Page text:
In order to be able to monitor the closure behaviour of the spring-loaded brake 100, the evaluation device 102 is also able to determine the time which elapses between the beginning of a manually-initiated closure procedure and its end, and to determine from the corresponding values a specified period which must be maintained during the subsequent closure procedures. To this purpose, with the spring-loaded brake 100 vented manually beforehand, the main valve 104 is brought manually into the bleeding position by means of the actuator device 108, in which position compressed air flows out of the air chamber 3 to the outflow outlet R of the valve combination 101. The adjustable choke 111 in this situation is adjusted in such a way that the desired closure duration is achieved.

As soon as the housing parts 2, 14, have approached one another to a specific point, the evaluation device 102 begins to indicate the time which passes until a defined and always same section of the path covered during the closure of the spring-loaded brake 100 has been passed through by the housing parts 2, 14. From the time required for this specific and determined path section, the total time is calculated which must be achieved under normal conditions for the closure of the spring-loaded brake 100 under the outflow conditions specified. The predetermined time calculated in this manner forms the reference value for the further closure procedures of the spring-loaded brake 100.

By means of the measurement of the time required for the path covered during the closure procedure, for a specifically determined window, the individual specified period can be determined from the path which is actually required in each case.

In this manner, a self-learning system is created, which makes it possible, in an advantageous manner, to adapt the function of the spring-loaded brake 100 to the particular requirements in each case.

Reference Figure List

1, 100 Spring-loaded brake
2 First housing part
3 Air chamber
3a Compressed air supply line
4 Cylinder aperture
5 Chamber
6, 9 Aperture
7 Measuring rod
8 End of the chamber 5
10 Magnetic field generating device
11 Sleeve-shaped connection element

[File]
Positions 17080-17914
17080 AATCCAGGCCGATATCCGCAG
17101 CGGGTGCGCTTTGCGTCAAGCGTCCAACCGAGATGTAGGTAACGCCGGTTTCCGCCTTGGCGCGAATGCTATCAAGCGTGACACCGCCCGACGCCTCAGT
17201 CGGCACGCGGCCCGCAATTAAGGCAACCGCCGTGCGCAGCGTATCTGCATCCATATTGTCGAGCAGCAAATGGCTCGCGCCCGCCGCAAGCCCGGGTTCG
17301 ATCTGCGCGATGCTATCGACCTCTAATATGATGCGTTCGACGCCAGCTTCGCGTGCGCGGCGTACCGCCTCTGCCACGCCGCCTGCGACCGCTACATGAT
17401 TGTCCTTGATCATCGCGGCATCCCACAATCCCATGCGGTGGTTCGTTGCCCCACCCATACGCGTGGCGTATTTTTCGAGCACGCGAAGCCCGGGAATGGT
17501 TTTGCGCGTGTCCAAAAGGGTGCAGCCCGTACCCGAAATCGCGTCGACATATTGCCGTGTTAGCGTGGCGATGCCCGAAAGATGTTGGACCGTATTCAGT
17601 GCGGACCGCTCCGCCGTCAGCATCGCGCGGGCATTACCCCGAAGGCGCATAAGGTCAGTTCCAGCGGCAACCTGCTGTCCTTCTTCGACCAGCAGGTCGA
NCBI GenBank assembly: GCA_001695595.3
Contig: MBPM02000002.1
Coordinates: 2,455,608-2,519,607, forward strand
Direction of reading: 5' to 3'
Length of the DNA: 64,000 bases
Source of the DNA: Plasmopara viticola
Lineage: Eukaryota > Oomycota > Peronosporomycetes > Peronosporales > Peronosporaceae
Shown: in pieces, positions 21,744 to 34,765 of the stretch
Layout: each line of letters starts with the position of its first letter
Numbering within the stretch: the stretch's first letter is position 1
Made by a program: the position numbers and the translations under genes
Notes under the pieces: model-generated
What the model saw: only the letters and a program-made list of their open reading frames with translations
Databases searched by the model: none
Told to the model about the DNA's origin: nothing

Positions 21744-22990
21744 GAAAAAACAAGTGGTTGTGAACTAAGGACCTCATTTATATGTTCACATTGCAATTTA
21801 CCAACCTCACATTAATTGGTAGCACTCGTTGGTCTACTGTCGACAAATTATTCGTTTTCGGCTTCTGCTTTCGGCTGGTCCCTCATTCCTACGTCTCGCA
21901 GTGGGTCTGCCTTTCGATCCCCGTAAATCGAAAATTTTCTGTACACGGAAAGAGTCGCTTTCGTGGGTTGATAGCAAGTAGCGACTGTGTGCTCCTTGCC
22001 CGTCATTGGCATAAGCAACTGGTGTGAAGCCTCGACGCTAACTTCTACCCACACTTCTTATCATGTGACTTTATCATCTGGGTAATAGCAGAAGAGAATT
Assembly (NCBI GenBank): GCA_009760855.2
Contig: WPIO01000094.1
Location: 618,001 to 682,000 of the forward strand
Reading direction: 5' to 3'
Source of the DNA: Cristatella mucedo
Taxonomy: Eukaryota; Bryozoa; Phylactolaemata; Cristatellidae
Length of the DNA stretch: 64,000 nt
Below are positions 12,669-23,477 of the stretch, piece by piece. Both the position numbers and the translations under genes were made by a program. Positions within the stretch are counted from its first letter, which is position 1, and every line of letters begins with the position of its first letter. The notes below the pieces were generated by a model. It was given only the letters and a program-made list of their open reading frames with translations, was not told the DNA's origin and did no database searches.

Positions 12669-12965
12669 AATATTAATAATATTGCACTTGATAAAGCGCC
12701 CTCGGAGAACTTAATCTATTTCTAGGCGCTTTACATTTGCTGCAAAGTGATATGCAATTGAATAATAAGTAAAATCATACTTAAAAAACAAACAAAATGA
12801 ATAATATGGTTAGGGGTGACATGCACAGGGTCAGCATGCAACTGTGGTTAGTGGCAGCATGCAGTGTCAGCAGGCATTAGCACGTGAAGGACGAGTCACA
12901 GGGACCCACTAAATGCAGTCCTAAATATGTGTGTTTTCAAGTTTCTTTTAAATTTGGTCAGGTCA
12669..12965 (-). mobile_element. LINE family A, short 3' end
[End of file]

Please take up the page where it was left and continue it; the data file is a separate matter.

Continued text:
12 Piston
13 Piston tube section
14 Housing part
15 Valve and line block
16 Spring guide bolt
16a Head section of the spring guide bolt
16b Section of the spring guide bolt
17 Sleeve
18 Disk spring package
19 Fluid buffer
20 Central line
21 Pressure storage vessel
22 Pressure non-return valve
23 Bypass line
25, 27 Jointed journal
26 First brake caliper arm
28 Second brake caliper arm
29 Joint element
30, 31 Brake linings
101 Valve combination
102 Evaluation device
103 Pilot valve
104 Main valve
105 Choke non-return valve
105a, 105b, 105c Passage channels
106 Reset spring
108 Setting device
109 Non-return valve
110, 111 Chokes
112 Pressure monitoring device
113 Switch
114, 115 Setting screws
A Connection of the valve combination
101
Third connection of the main valve
104
A′ Longitudinal axis of the housing
parts 2, 14
L2 Longitudinal axis of the chamber 5
P Compressed air connection
R Outflow outlet

Patent Citations
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Referenced by
Citing PatentFiling datePublication dateApplicantTitle
US7156214 *Apr 8, 2004Jan 2, 2007Zf Sacha AgVibration damper with amplitude-selective damping force
US7555375 *Dec 13, 2005Jun 30, 2009Haldex Brake Products AbSensor system
US8752422 *Jan 25, 2013Jun 17, 2014Knorr-Bremse Systeme Fuer Nutzfahrzeuge GmbhBrake wear sensor of a disc brake
US20130139580 *Jan 25, 2013Jun 6, 2013Knorr-Bremse Systeme Fuer Nutzfahrzeuge GmbhBrake Wear Sensor of a Disc Brake
Classifications
U.S. Classification188/1.11L, 188/170, 188/171, 188/71.1
International ClassificationF16D65/28, B60T17/22, F16D65/74, F16D66/00, F16D59/02, B60T13/04, F16D66/02, F16D55/224
Cooperative ClassificationF16D66/026, F16D55/2245, F16D2066/003, F16D2121/12, F16D66/025, B60T13/04
European ClassificationF16D66/02B2D, F16D55/224B, F16D66/02B4, B60T13/04